The widespread presence of carcinogens in our environment is clearly linked to rising cancer rates, Epstein says. He points to a number of avoidable risk factors, but pollution, estrogenic medications, toxic ingredients in consumer products, and carcinogens in the workplace top his list of culprits. One thing ties all these things together, he says: "Corporate recklessness."
Signs of that recklessness are most evident in the workplace. Of 4 million women employed in the chemical industry, Epstein says, "about a million are exposed to chemicals which have been shown to cause breast cancer in rodents." In cases where scientists conducted epidemiological studies, women exposed to these chemicals had higher rates of breast cancer. Evidence that women in the plastics industry face increased risk emerged over 20 years ago. A study published in the Journal of Occupational Medicine in 1977 noted higher-than-expected breast cancer deaths in women exposed to vinyl chloride, which not only produces mammary tumors in animals even at very low doses but causes breast, liver, brain, and nervous-system cancers in humans.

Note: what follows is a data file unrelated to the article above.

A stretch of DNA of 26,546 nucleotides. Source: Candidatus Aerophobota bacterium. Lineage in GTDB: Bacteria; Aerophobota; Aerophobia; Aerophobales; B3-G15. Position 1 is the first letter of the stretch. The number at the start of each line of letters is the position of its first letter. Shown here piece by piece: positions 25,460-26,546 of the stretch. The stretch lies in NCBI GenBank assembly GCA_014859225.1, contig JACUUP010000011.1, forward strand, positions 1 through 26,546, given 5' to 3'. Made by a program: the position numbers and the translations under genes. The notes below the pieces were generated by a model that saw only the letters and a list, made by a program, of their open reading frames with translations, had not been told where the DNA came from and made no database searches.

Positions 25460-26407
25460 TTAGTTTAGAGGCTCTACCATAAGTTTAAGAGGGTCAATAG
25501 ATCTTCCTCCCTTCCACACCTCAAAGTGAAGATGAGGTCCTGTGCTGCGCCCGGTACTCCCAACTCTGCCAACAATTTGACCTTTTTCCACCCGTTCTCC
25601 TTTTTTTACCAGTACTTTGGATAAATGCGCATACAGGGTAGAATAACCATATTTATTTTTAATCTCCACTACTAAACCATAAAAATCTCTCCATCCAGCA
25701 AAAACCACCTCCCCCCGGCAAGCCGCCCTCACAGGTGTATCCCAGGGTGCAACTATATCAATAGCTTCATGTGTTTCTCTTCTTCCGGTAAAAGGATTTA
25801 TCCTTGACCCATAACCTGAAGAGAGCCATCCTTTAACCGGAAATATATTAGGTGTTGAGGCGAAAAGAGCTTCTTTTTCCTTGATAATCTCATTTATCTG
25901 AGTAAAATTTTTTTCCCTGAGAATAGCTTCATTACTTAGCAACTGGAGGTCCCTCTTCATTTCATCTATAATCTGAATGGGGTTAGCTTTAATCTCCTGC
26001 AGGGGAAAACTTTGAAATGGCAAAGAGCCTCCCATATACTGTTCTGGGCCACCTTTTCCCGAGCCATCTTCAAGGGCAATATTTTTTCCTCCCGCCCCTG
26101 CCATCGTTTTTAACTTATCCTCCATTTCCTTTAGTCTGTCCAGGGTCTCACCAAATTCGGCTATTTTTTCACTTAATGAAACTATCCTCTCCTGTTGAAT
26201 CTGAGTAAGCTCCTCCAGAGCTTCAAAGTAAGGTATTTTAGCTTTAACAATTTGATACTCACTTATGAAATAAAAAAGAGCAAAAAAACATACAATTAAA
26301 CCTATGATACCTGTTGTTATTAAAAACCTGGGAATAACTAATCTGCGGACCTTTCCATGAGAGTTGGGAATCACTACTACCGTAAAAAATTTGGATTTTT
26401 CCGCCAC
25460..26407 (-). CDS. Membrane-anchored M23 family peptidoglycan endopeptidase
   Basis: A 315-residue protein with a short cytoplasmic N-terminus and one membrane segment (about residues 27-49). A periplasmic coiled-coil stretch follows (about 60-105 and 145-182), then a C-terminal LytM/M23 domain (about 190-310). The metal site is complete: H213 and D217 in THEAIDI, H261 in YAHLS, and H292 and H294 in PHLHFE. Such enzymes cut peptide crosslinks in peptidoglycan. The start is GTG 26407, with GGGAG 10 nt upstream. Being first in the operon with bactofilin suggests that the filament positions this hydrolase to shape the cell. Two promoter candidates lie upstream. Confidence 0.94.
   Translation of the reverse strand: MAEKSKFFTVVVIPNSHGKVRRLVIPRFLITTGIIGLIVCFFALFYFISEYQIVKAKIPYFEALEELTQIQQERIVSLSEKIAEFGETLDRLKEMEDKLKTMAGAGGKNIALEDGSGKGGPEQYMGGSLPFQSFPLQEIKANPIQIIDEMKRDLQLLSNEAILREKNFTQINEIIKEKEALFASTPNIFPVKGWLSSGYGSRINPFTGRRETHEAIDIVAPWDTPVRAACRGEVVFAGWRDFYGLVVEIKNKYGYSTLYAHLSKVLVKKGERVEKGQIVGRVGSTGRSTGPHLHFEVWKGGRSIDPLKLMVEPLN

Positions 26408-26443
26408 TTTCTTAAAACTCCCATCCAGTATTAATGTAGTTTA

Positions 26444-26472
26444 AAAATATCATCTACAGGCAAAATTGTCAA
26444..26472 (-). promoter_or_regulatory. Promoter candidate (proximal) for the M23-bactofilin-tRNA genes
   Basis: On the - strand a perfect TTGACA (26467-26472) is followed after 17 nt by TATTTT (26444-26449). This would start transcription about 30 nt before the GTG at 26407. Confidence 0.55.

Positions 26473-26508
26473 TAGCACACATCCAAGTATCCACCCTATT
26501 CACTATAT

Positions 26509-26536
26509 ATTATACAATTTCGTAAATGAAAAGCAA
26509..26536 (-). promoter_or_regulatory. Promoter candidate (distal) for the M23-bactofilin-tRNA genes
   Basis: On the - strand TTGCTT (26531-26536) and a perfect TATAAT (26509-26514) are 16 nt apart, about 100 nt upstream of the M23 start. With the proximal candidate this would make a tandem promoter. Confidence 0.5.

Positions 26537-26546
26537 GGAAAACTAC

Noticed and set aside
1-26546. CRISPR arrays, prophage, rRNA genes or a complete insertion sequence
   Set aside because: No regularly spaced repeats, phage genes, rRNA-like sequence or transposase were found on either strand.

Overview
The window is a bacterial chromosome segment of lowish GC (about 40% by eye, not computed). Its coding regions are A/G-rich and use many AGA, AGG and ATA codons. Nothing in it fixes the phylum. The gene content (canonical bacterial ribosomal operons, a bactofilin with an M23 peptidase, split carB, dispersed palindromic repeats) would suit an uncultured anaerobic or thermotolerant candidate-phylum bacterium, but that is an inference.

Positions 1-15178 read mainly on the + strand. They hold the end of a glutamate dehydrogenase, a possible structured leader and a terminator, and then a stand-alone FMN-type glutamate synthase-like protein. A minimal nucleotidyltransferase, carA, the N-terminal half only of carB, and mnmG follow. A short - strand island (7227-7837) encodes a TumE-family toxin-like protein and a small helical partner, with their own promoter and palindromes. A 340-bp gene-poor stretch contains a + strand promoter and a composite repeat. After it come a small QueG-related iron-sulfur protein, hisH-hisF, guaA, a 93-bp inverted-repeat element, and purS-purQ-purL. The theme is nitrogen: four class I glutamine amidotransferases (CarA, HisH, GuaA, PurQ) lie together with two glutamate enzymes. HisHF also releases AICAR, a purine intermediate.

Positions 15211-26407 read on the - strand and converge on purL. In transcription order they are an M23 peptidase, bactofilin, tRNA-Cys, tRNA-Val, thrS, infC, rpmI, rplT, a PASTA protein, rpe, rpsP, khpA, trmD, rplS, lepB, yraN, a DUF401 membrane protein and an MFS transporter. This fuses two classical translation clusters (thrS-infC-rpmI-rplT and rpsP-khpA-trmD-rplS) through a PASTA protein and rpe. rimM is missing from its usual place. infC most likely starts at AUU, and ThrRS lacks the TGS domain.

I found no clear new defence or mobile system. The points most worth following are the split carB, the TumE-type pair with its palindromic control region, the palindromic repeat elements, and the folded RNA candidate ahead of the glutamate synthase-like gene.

Living near hazardous-waste sites also appears to increase risk. "A number of intriguing studies show that breast cancer rates are higher in places that have toxic-waste dumps," says Sandra Steingraber, who explored the links between toxic hot spots and cancer incidence in her book Living Downstream (see "Rachel's Daughter"). A 1985 study published in the International Journal of Epidemiology found that in New Jersey-a state with 111 Superfund sites-breast cancer mortality among white women increased the closer they lived to a dump site.
Many of these chemicals-and waste dumps-are produced by companies with a financial interest in cancer products. "General Electric is a major polluter in PCBs in the Hudson River. GE also manufactures mammogram machines," says Ross Hume Hall, a biochemist who advised the Canadian government on environmental issues in the 1980s.